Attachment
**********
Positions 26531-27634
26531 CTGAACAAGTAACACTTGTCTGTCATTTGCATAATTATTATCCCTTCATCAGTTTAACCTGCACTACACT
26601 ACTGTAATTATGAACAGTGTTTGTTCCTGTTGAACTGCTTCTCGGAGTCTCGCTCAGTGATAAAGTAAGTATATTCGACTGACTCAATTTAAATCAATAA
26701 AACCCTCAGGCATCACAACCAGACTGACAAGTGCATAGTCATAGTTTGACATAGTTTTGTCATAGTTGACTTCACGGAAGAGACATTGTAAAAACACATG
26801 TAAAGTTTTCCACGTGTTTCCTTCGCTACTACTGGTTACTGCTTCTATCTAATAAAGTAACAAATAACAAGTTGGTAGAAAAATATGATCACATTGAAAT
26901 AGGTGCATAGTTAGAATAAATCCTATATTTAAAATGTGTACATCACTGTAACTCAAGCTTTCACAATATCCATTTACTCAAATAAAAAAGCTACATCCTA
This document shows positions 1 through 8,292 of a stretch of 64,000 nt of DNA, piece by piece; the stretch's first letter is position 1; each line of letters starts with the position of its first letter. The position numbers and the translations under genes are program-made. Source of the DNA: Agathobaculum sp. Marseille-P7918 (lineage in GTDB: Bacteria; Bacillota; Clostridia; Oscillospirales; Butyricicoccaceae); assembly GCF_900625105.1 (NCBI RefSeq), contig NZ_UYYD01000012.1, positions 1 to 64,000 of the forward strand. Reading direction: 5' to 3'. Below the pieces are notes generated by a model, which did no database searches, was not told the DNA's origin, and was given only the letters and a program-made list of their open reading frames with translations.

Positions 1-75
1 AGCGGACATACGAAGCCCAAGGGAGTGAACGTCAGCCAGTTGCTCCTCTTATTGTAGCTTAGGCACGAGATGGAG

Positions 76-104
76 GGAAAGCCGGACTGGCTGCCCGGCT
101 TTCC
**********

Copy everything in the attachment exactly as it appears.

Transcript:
Positions 26531-27634
26531 CTGAACAAGTAACACTTGTCTGTCATTTGCATAATTATTATCCCTTCATCAGTTTAACCTGCACTACACT
26601 ACTGTAATTATGAACAGTGTTTGTTCCTGTTGAACTGCTTCTCGGAGTCTCGCTCAGTGATAAAGTAAGTATATTCGACTGACTCAATTTAAATCAATAA
26701 AACCCTCAGGCATCACAACCAGACTGACAAGTGCATAGTCATAGTTTGACATAGTTTTGTCATAGTTGACTTCACGGAAGAGACATTGTAAAAACACATG
26801 TAAAGTTTTCCACGTGTTTCCTTCGCTACTACTGGTTACTGCTTCTATCTAATAAAGTAACAAATAACAAGTTGGTAGAAAAATATGATCACATTGAAAT
26901 AGGTGCATAGTTAGAATAAATCCTATATTTAAAATGTGTACATCACTGTAACTCAAGCTTTCACAATATCCATTTACTCAAATAAAAAAGCTACATCCTA
This document shows positions 1 through 8,292 of a stretch of 64,000 nt of DNA, piece by piece; the stretch's first letter is position 1; each line of letters starts with the position of its first letter. The position numbers and the translations under genes are program-made. Source of the DNA: Agathobaculum sp. Marseille-P7918 (lineage in GTDB: Bacteria; Bacillota; Clostridia; Oscillospirales; Butyricicoccaceae); assembly GCF_900625105.1 (NCBI RefSeq), contig NZ_UYYD01000012.1, positions 1 to 64,000 of the forward strand. Reading direction: 5' to 3'. Below the pieces are notes generated by a model, which did no database searches, was not told the DNA's origin, and was given only the letters and a program-made list of their open reading frames with translations.

Positions 1-75
1 AGCGGACATACGAAGCCCAAGGGAGTGAACGTCAGCCAGTTGCTCCTCTTATTGTAGCTTAGGCACGAGATGGAG

Positions 76-104
76 GGAAAGCCGGACTGGCTGCCCGGCT
101 TTCC